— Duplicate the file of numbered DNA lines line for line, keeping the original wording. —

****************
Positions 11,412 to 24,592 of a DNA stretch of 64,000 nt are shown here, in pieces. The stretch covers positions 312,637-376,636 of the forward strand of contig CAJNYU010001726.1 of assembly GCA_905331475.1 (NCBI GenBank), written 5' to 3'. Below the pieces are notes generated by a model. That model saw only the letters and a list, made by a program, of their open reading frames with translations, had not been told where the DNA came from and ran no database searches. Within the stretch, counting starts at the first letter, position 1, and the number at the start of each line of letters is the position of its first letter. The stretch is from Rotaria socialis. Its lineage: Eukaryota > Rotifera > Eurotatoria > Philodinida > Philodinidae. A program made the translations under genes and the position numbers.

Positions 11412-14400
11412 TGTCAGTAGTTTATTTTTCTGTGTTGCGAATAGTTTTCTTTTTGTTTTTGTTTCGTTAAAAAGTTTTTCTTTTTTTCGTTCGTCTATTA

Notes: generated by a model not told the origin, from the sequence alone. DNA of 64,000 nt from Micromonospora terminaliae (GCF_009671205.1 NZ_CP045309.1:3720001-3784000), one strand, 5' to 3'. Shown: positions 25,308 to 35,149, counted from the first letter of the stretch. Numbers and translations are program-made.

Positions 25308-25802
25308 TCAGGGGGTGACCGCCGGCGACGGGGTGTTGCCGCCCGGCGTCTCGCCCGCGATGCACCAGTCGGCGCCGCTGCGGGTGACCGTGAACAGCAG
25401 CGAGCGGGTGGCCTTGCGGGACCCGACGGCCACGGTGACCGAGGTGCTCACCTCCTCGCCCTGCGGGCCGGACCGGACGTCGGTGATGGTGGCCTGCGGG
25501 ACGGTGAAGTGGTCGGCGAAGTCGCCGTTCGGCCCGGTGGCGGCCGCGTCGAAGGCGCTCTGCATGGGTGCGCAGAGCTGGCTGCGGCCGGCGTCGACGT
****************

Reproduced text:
Positions 11,412 to 24,592 of a DNA stretch of 64,000 nt are shown here, in pieces. The stretch covers positions 312,637-376,636 of the forward strand of contig CAJNYU010001726.1 of assembly GCA_905331475.1 (NCBI GenBank), written 5' to 3'. Below the pieces are notes generated by a model. That model saw only the letters and a list, made by a program, of their open reading frames with translations, had not been told where the DNA came from and ran no database searches. Within the stretch, counting starts at the first letter, position 1, and the number at the start of each line of letters is the position of its first letter. The stretch is from Rotaria socialis. Its lineage: Eukaryota > Rotifera > Eurotatoria > Philodinida > Philodinidae. A program made the translations under genes and the position numbers.

Positions 11412-14400
11412 TGTCAGTAGTTTATTTTTCTGTGTTGCGAATAGTTTTCTTTTTGTTTTTGTTTCGTTAAAAAGTTTTTCTTTTTTTCGTTCGTCTATTA

Notes: generated by a model not told the origin, from the sequence alone. DNA of 64,000 nt from Micromonospora terminaliae (GCF_009671205.1 NZ_CP045309.1:3720001-3784000), one strand, 5' to 3'. Shown: positions 25,308 to 35,149, counted from the first letter of the stretch. Numbers and translations are program-made.

Positions 25308-25802
25308 TCAGGGGGTGACCGCCGGCGACGGGGTGTTGCCGCCCGGCGTCTCGCCCGCGATGCACCAGTCGGCGCCGCTGCGGGTGACCGTGAACAGCAG
25401 CGAGCGGGTGGCCTTGCGGGACCCGACGGCCACGGTGACCGAGGTGCTCACCTCCTCGCCCTGCGGGCCGGACCGGACGTCGGTGATGGTGGCCTGCGGG
25501 ACGGTGAAGTGGTCGGCGAAGTCGCCGTTCGGCCCGGTGGCGGCCGCGTCGAAGGCGCTCTGCATGGGTGCGCAGAGCTGGCTGCGGCCGGCGTCGACGT